The Sackler Educational Lab is a hands-on learning lab located within the Spitzer Hall of Human Origins on the first floor of the Museum. We feature educational programs focused on human biology, including: evolution, genetics, and the brain. Weekend visitors can talk to a scientist, learn about the latest discoveries in human evolution, handle fossil casts, and see a real human brain. Visit the lab to see how humans compare to other species, how we have changed over time, and what makes us unique—the evidence may surprise you! If you are interested in bringing your middle- or high- school class to the lab, click here

Upcoming Offerings

Past Offerings

teacher and child looking through microscope in a science lab

Brain Awareness Weekend: The Senses Lab

March 17, 2018 - March 18, 2018

Visitors of all ages can drop into the Sackler Educational Lab to celebrate the wonders of the human brain and learn how this great organ processes the world around us.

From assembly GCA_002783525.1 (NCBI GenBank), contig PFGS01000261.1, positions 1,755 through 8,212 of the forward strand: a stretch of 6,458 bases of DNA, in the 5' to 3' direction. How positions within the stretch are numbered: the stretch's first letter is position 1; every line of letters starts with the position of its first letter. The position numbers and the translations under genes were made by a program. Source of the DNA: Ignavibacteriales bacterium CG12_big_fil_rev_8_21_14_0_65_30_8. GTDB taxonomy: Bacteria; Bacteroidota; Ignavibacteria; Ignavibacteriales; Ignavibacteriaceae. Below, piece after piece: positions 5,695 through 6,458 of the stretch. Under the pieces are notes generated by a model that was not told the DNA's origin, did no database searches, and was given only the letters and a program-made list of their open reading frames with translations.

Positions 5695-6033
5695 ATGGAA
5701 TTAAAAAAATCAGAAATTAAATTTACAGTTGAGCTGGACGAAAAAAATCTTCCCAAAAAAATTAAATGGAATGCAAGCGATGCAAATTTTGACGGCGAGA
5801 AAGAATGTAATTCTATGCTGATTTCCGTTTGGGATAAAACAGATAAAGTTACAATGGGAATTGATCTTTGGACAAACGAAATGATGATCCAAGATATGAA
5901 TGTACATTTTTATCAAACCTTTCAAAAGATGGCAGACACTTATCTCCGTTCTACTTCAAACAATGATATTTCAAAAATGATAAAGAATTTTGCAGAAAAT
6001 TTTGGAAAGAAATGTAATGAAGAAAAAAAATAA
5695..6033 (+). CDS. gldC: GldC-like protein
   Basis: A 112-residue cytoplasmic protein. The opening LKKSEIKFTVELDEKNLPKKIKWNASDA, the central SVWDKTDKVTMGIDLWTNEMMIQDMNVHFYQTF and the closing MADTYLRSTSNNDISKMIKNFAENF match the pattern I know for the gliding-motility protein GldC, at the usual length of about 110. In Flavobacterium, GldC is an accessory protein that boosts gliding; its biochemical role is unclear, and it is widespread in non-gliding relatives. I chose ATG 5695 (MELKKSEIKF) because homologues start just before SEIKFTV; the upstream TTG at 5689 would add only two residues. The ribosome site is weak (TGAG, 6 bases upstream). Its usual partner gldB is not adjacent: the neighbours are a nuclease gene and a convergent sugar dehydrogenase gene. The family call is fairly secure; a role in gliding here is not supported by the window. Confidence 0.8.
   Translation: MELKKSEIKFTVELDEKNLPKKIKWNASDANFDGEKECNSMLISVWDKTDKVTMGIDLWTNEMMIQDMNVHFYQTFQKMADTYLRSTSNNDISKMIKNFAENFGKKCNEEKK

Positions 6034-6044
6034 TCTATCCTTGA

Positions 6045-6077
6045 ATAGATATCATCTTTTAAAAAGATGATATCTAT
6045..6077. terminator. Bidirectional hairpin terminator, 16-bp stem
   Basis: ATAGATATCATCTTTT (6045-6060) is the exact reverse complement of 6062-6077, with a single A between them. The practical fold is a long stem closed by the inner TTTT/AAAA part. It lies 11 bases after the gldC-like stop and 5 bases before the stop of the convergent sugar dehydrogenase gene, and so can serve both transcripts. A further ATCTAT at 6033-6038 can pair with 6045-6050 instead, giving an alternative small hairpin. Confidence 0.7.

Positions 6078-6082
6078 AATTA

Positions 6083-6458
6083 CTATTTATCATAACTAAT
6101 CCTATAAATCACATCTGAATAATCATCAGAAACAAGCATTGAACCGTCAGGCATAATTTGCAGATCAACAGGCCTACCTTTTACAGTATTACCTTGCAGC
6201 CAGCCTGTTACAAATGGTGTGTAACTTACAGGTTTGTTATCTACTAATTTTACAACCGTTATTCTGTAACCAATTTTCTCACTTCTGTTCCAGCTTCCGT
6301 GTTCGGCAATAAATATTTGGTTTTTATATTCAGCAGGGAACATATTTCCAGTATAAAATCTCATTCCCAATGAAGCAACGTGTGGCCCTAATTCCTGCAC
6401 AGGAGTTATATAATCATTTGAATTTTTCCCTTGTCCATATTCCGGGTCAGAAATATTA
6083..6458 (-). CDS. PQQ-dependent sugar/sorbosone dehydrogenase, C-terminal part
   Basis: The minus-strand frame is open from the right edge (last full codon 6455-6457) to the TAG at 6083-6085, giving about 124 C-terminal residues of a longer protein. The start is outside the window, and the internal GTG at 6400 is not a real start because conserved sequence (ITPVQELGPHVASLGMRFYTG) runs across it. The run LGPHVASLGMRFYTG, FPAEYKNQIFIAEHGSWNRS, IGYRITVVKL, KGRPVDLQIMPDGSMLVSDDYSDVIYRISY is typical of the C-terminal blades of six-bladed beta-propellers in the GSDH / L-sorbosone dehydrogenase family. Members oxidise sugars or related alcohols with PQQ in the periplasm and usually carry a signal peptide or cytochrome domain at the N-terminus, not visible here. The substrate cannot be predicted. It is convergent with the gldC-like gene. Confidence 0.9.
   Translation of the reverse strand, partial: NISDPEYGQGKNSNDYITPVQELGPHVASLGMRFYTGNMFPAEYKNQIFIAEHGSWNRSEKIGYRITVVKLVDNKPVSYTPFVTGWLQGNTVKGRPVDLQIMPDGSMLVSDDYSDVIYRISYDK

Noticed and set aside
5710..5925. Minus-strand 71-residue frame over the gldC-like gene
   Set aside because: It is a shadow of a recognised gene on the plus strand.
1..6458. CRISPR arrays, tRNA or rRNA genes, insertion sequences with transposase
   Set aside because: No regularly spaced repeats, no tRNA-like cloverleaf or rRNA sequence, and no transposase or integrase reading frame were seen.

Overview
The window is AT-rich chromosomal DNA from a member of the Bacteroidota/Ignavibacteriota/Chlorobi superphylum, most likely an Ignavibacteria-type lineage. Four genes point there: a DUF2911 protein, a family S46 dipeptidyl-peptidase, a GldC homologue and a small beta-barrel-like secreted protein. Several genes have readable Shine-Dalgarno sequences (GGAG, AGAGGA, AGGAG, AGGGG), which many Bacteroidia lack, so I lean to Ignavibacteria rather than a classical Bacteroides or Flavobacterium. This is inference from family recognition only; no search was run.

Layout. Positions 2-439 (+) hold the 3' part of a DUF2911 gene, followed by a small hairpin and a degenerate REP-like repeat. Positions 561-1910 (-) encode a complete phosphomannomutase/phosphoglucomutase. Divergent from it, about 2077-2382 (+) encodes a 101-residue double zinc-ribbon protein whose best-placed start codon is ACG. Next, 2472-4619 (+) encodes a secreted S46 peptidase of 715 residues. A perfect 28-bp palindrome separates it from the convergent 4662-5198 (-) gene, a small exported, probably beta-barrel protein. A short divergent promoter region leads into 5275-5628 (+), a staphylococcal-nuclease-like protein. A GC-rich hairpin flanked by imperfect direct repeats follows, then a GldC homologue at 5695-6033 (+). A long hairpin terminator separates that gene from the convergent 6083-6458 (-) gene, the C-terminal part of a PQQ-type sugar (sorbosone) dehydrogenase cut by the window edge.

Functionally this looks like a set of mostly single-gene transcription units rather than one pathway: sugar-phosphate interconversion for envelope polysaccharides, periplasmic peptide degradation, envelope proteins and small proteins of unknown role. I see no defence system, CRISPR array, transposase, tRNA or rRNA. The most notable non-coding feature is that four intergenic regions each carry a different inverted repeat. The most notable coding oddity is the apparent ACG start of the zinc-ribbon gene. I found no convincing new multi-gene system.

Yellow and red Trigeminal sensory neurons in a coral reef pattern

Stem Cell Weekend Drop-ins

September 9, 2017 - September 24, 2017

Stop by the Sackler Educational Lab to speak to stem cell biologists to learn about the basic biology of stem cells, recent advances in research, and how stem cells can potentially treat diseases.

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The Museum is deeply grateful to the Hall's lead benefactors Anne and Bernard Spitzer, whose marvelous generosity inspired and made possible the Spitzer Hall of Human Origins. The Museum also extends its gratitude to The Mortimer D. Sackler Foundation, Inc., Katheryn C. Patterson and Thomas L. Kempner, Jr., Arlene and Arnold Goldstein, the Honorable Lucy Wilson Benson, and the Stout Family for their generous support.

The Museum greatly acknowledges The Mortimer D. Sackler Foundation, Inc. for its support to establish The Sackler Brain Bench, part of the Museum's Sackler Educational Laboratory for Comparative Genomics and Human Origins, in The Spitzer Hall of Human Origins, offering ongoing programs and resources for adults, teachers, and students to illuminate the extraordinary workings of the human brain.